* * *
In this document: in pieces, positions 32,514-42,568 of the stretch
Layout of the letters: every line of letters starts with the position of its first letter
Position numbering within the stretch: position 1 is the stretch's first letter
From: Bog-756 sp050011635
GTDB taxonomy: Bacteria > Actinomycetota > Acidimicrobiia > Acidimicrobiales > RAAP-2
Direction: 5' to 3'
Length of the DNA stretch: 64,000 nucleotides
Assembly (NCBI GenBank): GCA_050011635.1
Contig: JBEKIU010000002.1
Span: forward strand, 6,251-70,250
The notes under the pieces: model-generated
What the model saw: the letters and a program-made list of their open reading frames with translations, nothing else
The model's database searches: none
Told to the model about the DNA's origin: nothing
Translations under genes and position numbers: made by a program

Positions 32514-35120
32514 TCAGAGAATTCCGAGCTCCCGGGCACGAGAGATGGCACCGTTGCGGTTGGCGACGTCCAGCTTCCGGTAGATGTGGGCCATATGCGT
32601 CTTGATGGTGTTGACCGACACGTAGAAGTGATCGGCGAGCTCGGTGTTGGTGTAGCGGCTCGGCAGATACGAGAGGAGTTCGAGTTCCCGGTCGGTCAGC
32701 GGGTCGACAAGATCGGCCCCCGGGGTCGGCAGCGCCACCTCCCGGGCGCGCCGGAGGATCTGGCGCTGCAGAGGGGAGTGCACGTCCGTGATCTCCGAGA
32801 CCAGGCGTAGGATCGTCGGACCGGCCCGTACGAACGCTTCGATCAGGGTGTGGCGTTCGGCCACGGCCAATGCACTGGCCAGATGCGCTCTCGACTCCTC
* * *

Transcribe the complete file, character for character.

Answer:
In this document: in pieces, positions 32,514-42,568 of the stretch
Layout of the letters: every line of letters starts with the position of its first letter
Position numbering within the stretch: position 1 is the stretch's first letter
From: Bog-756 sp050011635
GTDB taxonomy: Bacteria > Actinomycetota > Acidimicrobiia > Acidimicrobiales > RAAP-2
Direction: 5' to 3'
Length of the DNA stretch: 64,000 nucleotides
Assembly (NCBI GenBank): GCA_050011635.1
Contig: JBEKIU010000002.1
Span: forward strand, 6,251-70,250
The notes under the pieces: model-generated
What the model saw: the letters and a program-made list of their open reading frames with translations, nothing else
The model's database searches: none
Told to the model about the DNA's origin: nothing
Translations under genes and position numbers: made by a program

Positions 32514-35120
32514 TCAGAGAATTCCGAGCTCCCGGGCACGAGAGATGGCACCGTTGCGGTTGGCGACGTCCAGCTTCCGGTAGATGTGGGCCATATGCGT
32601 CTTGATGGTGTTGACCGACACGTAGAAGTGATCGGCGAGCTCGGTGTTGGTGTAGCGGCTCGGCAGATACGAGAGGAGTTCGAGTTCCCGGTCGGTCAGC
32701 GGGTCGACAAGATCGGCCCCCGGGGTCGGCAGCGCCACCTCCCGGGCGCGCCGGAGGATCTGGCGCTGCAGAGGGGAGTGCACGTCCGTGATCTCCGAGA
32801 CCAGGCGTAGGATCGTCGGACCGGCCCGTACGAACGCTTCGATCAGGGTGTGGCGTTCGGCCACGGCCAATGCACTGGCCAGATGCGCTCTCGACTCCTC